Articles | Volume 11, issue 4
Research article
04 Jul 2017
Research article |  | 04 Jul 2017

A 125-year record of climate and chemistry variability at the Pine Island Glacier ice divide, Antarctica

Franciele Schwanck, Jefferson C. Simões, Michael Handley, Paul A. Mayewski, Jeffrey D. Auger, Ronaldo T. Bernardo, and Francisco E. Aquino

Abstract. The Mount Johns (MJ) ice core (79°55′ S; 94°23′ W) was drilled near the Pine Island Glacier ice divide on the West Antarctic Ice Sheet during the 2008–2009 austral summer, to a depth of 92.26 m. The upper 45 m of the record covers approximately 125 years (1883–2008), showing marked seasonal variability. Trace element concentrations in 2137 samples were determined using inductively coupled plasma mass spectrometry. In this study, we reconstruct mineral dust and sea salt aerosol transport and investigate the influence of climate variables on the elemental concentrations at the MJ site. The ice core record reflects changes in emissions as well as atmospheric circulation and transport processes. Our trajectory analysis shows distinct seasonality, with strong westerly transport in the winter months and secondary northeasterly transport in the summer. During summer months, the trajectories present slow-moving (short) transport and are more locally influenced than in other seasons. Finally, our reanalysis correlations with trace element suggest that marine-derived trace element concentrations are strongly influenced by sea ice concentration and sea surface temperature anomalies. The results show that seasonal elemental concentration maxima in sea salt elements correlate well with the sea ice concentration winter maxima in the west Amundsen and Ross seas. Lastly, we observed an increased concentration of marine aerosols when sea surface temperature decreased.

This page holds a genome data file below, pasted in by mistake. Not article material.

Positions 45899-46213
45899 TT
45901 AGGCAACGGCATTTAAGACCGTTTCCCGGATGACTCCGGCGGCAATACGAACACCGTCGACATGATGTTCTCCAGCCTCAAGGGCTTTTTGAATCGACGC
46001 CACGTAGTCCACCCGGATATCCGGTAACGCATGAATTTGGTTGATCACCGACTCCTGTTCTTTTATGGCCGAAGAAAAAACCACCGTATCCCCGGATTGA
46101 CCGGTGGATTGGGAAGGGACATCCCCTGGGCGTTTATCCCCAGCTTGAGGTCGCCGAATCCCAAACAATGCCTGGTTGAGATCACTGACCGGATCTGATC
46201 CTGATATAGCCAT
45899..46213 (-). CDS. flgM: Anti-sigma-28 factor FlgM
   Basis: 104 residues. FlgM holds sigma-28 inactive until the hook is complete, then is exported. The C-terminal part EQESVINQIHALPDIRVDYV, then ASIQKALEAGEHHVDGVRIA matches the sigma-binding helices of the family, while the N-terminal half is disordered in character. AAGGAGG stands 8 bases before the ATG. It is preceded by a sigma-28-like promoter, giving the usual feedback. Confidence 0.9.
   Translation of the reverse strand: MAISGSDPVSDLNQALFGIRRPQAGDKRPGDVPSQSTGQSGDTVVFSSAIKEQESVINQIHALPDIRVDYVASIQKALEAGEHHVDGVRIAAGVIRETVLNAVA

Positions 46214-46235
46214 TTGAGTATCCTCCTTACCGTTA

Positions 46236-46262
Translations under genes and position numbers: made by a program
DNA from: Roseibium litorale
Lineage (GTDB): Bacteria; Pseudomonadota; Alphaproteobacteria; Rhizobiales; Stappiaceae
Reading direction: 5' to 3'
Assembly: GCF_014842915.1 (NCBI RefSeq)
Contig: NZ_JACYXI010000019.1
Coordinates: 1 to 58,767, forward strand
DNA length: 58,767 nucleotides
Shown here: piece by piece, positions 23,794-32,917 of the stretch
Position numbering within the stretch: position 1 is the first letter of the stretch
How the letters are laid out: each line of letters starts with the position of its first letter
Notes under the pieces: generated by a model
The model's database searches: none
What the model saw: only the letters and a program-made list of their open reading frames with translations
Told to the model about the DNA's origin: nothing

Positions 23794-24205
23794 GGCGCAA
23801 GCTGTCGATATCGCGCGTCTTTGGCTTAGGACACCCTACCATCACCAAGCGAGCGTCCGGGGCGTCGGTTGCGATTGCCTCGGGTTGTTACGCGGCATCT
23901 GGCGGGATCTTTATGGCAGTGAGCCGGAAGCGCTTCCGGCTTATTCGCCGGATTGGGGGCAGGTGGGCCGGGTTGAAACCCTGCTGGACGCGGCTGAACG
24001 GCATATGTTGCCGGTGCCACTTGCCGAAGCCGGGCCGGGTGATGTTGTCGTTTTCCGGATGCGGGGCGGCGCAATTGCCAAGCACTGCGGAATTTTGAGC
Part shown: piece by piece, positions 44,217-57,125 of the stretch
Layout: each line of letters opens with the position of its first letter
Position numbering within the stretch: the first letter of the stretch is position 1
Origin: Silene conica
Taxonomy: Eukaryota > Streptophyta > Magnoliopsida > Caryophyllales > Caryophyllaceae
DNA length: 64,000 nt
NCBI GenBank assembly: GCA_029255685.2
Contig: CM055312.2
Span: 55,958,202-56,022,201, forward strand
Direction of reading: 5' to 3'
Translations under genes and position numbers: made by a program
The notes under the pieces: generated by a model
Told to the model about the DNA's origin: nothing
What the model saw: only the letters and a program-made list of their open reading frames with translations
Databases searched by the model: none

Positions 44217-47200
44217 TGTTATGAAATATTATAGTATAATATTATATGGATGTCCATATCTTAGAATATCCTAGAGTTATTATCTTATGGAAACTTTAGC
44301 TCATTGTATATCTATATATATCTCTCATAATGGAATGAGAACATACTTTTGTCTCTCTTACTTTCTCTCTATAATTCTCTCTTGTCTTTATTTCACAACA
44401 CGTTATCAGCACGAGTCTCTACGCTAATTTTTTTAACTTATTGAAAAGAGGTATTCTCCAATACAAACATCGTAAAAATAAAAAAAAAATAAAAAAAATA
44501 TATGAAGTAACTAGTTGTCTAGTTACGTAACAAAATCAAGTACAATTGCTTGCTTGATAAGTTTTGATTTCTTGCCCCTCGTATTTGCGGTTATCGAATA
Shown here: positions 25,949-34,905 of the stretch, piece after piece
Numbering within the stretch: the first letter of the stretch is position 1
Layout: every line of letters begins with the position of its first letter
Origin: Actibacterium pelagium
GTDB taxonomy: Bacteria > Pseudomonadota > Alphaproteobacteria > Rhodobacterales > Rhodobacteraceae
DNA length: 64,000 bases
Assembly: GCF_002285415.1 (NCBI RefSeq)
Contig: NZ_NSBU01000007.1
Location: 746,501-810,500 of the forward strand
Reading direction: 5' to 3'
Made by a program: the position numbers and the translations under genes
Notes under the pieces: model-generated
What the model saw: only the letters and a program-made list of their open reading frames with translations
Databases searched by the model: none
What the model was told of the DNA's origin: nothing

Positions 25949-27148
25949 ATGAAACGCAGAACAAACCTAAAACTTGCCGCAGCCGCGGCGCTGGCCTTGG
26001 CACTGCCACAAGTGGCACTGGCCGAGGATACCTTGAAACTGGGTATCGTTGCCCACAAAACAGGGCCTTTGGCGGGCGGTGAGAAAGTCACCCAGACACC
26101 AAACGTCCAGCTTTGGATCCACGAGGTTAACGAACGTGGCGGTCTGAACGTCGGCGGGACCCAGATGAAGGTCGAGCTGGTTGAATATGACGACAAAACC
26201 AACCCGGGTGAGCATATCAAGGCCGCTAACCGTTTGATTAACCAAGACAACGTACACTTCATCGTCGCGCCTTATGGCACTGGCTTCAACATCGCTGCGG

Short summary
The West Antarctic Ice Sheet (WAIS) is more susceptible to marine influences than the East Antarctica Ice Sheet (EAIS). During recent decades, rapid changes have occurred in the WAIS sector, including flow velocity acceleration, retraction of ice streams, and mass loss. In this study, we use an ice core located near the Pine Island Glacier ice divide to reconstruct mineral dust and marine aerosol transport and the influence of climate variables on the elemental concentration.